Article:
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Date of Graduation
Master of Arts (MA)
Department of Graduate Psychology
Bryan K. Saville
Tracy E. Zinn
It has been well established that the early attachment relationship a child forms with their parent or caregiver is foundational in influencing subsequent relationships throughout life. Adolescence itself is also a critical developmental period for future relationship development. The current study therefore was interested in examining ways in which attachment orientations youth carry into adolescence combine with parental influences to shape teens’ future relational behaviors and attitudes in young adulthood. Specifically, the parental influences of promotion of autonomy and positive relatedness, as well as parental valuing of prosocial behaviors and self-directed behavior during adolescence were investigated in interaction with early attachment orientations to gain a more nuanced understanding of motivations of self-sacrificing behaviors in young adult romantic relationships. Further, this study aimed to examine the subsequent consequences of self-sacrificing behaviors on overall romantic relational quality and personal well-being. Results suggest a mix of conflicting and corroborating evidence for the proposed hypotheses. The current findings have important implications for understanding the developmental effects that attachment orientations and parental influences have on future relational behavior and quality, as well as understanding the role of self-sacrificing behaviors on relationship and individual health.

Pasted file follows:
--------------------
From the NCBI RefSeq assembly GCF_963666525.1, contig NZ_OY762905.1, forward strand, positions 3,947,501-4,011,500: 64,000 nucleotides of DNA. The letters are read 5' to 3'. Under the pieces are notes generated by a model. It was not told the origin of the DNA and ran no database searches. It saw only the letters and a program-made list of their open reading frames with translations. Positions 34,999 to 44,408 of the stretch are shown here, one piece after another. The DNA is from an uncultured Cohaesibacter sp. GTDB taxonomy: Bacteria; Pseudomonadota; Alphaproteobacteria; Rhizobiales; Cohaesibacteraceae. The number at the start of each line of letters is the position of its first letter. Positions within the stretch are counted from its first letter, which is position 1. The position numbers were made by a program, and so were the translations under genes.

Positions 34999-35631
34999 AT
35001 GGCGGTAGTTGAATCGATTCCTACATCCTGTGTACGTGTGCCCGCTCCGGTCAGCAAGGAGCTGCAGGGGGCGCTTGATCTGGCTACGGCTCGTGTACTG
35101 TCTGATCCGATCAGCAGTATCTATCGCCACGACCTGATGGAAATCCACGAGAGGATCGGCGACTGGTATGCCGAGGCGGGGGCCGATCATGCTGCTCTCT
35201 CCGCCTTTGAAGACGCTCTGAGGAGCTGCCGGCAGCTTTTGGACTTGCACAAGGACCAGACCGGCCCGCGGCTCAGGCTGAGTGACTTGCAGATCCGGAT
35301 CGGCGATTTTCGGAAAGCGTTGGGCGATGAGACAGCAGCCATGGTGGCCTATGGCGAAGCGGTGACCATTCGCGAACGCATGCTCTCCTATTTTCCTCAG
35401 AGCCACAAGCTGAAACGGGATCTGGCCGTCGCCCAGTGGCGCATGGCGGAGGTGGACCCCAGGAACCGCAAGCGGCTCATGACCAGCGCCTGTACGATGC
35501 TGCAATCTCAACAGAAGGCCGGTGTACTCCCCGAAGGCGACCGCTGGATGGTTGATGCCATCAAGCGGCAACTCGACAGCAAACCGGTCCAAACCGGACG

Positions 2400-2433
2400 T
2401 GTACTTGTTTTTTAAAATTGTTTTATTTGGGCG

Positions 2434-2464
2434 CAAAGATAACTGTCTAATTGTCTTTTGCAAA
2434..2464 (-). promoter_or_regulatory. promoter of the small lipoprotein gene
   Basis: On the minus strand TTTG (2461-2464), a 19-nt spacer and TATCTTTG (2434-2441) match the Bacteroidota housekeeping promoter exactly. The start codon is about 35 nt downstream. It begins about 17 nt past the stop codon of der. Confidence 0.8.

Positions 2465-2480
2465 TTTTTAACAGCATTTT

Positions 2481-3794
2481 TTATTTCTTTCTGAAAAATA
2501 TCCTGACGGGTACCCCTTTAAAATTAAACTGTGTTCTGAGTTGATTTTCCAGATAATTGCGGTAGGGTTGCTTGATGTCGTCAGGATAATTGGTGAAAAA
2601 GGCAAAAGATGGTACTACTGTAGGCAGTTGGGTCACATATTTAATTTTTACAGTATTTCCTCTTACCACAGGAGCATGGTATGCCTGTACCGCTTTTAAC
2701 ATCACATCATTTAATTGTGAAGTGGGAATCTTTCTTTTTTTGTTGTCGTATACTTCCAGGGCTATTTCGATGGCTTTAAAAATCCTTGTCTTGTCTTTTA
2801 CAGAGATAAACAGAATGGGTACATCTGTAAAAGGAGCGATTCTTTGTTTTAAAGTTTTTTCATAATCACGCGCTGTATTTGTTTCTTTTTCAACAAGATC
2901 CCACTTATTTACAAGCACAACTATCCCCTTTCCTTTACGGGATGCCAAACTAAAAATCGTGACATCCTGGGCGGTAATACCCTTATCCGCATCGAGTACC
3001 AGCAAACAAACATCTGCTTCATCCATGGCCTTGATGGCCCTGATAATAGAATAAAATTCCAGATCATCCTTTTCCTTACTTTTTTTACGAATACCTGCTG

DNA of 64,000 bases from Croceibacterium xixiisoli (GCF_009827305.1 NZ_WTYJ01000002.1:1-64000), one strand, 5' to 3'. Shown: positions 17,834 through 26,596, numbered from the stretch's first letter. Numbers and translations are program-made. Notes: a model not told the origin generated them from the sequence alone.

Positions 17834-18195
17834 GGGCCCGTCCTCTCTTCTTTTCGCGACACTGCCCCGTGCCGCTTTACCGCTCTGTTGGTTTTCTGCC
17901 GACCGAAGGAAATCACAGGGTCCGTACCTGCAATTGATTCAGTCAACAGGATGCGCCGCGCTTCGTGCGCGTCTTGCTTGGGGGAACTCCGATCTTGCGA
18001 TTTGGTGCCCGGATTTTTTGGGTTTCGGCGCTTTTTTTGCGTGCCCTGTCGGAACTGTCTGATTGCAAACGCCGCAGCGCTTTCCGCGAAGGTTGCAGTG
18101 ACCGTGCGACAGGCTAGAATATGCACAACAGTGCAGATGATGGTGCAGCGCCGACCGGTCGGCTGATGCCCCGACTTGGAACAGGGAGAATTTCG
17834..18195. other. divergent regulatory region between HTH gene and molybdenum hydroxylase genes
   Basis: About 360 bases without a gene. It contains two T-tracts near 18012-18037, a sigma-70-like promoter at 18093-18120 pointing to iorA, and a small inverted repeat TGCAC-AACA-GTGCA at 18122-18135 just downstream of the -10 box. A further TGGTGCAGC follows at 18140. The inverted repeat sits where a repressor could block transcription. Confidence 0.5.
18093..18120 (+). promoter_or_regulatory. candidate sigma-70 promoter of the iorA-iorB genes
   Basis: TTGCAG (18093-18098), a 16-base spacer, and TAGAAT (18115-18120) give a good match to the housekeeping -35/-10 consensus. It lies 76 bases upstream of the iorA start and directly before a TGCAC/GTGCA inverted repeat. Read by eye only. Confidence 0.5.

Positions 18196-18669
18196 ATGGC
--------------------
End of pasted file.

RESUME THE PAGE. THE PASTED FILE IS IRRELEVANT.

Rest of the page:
Lis, Emme, "An investigation of developmental precursors and consequences of self-sacrificing behaviors in young adult romantic relationships" (2021). Masters Theses, 2020-current. 84.